There is a large number of Tibetans living in exile in Kathmandu since China's annexation of Tibet. I captured this photo of Tibetan kids in a doko, the traditional basket, while I was at Boudhanath Square in Kathmandu.
This ancient stupa is one of the world's largest and as of 1979 is UNESCO World Heritage Site.
Considered the holiest Hindu place in the entire Kathmandu Valley, one of the greatest Shiva sites and considered the home of the national deity Lord Pashupatinath. The site is also a UNESCO World Heritage Site.
Many Hindu holy men (sadhus) stay around Pashupatinath.
The city of Kathmandu was named after the Kasthamandap temple standing in the Durbar Square in the middle of the city.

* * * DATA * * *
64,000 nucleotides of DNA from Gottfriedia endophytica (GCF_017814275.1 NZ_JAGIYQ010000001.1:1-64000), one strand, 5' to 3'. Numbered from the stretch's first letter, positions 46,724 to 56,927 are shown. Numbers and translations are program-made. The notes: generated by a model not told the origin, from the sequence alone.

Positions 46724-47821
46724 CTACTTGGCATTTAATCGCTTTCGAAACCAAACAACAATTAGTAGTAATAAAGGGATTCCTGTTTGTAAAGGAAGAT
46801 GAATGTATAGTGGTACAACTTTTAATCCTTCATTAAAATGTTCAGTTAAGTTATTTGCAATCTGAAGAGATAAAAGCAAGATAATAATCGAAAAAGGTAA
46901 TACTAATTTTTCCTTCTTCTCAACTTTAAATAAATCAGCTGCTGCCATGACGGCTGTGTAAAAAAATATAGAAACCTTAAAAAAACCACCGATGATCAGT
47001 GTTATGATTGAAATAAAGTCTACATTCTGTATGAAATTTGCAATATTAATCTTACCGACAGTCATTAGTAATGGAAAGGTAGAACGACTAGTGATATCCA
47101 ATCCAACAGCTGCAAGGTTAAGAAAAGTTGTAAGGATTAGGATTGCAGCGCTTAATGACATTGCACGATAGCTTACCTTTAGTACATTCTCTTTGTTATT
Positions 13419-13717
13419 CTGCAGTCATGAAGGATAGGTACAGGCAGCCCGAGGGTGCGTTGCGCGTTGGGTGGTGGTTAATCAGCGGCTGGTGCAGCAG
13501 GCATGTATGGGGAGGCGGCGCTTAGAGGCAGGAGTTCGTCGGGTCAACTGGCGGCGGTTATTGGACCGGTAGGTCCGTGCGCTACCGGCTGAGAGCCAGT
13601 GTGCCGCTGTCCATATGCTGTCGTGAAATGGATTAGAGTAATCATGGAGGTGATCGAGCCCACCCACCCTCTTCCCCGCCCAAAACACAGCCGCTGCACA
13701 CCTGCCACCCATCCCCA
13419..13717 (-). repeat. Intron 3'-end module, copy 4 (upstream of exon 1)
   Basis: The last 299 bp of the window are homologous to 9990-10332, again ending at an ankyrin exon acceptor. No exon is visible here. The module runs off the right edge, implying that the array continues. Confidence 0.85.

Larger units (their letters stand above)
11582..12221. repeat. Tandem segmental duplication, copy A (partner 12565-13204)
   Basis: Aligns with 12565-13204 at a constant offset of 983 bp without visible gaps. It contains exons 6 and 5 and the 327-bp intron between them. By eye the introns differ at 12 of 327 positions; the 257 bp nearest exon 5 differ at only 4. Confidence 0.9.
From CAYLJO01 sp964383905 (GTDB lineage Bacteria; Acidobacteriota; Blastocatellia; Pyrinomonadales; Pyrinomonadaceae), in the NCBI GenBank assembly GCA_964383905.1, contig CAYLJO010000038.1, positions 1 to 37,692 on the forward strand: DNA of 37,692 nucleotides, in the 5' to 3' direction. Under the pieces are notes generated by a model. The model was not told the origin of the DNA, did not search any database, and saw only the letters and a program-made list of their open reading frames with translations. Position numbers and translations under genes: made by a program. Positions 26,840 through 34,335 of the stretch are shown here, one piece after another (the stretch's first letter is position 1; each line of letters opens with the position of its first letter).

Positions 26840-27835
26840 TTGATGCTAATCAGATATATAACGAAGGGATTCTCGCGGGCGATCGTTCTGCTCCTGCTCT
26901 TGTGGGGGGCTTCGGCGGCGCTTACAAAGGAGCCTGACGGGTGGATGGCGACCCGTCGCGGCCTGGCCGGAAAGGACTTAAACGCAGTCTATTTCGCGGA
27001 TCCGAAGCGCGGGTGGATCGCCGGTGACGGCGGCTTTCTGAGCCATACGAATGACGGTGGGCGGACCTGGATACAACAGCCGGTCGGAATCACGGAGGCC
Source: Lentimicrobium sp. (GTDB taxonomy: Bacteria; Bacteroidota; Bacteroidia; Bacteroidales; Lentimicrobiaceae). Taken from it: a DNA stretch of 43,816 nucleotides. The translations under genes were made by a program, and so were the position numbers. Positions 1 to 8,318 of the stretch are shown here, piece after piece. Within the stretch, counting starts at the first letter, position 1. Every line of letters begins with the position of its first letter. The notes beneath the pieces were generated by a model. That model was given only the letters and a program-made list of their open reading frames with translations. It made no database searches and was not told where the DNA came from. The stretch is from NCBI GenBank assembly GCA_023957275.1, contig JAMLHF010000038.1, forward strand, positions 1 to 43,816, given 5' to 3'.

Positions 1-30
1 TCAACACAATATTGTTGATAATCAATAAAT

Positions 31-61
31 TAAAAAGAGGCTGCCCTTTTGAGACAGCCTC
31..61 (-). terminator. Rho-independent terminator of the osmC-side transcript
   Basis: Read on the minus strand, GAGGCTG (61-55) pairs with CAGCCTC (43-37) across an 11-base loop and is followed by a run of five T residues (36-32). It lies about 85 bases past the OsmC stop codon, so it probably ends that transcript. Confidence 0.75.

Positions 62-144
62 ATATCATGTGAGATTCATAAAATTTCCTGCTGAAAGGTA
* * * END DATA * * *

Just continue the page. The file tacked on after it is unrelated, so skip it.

A restored building featuring 11th century Newar architecture and carvings, which were almost chopped up and used for firewood. Dwarika's illustrious guests included royalties and heads of state. Extremely pleased to call this my home while in Kathmandu.
Newar girls marry three times in their lives. The first is called “Ihi” (Newari) or “Bel sanga Bibaha” (Nepali) where the girl marries a "bel" nut, an icon for god.
Later, they will have a second marriage where they are married to the Sun which is called “Bara Tayegu” (Newari) or “Gufa Rakhne” (Nepali) (as in the photo).
The third marriage would be to their husband.
It was a cold January day. Scott and I had the chance to pose with these sadhus barely wearing anything!
27 Jan- 30 Jan 2012.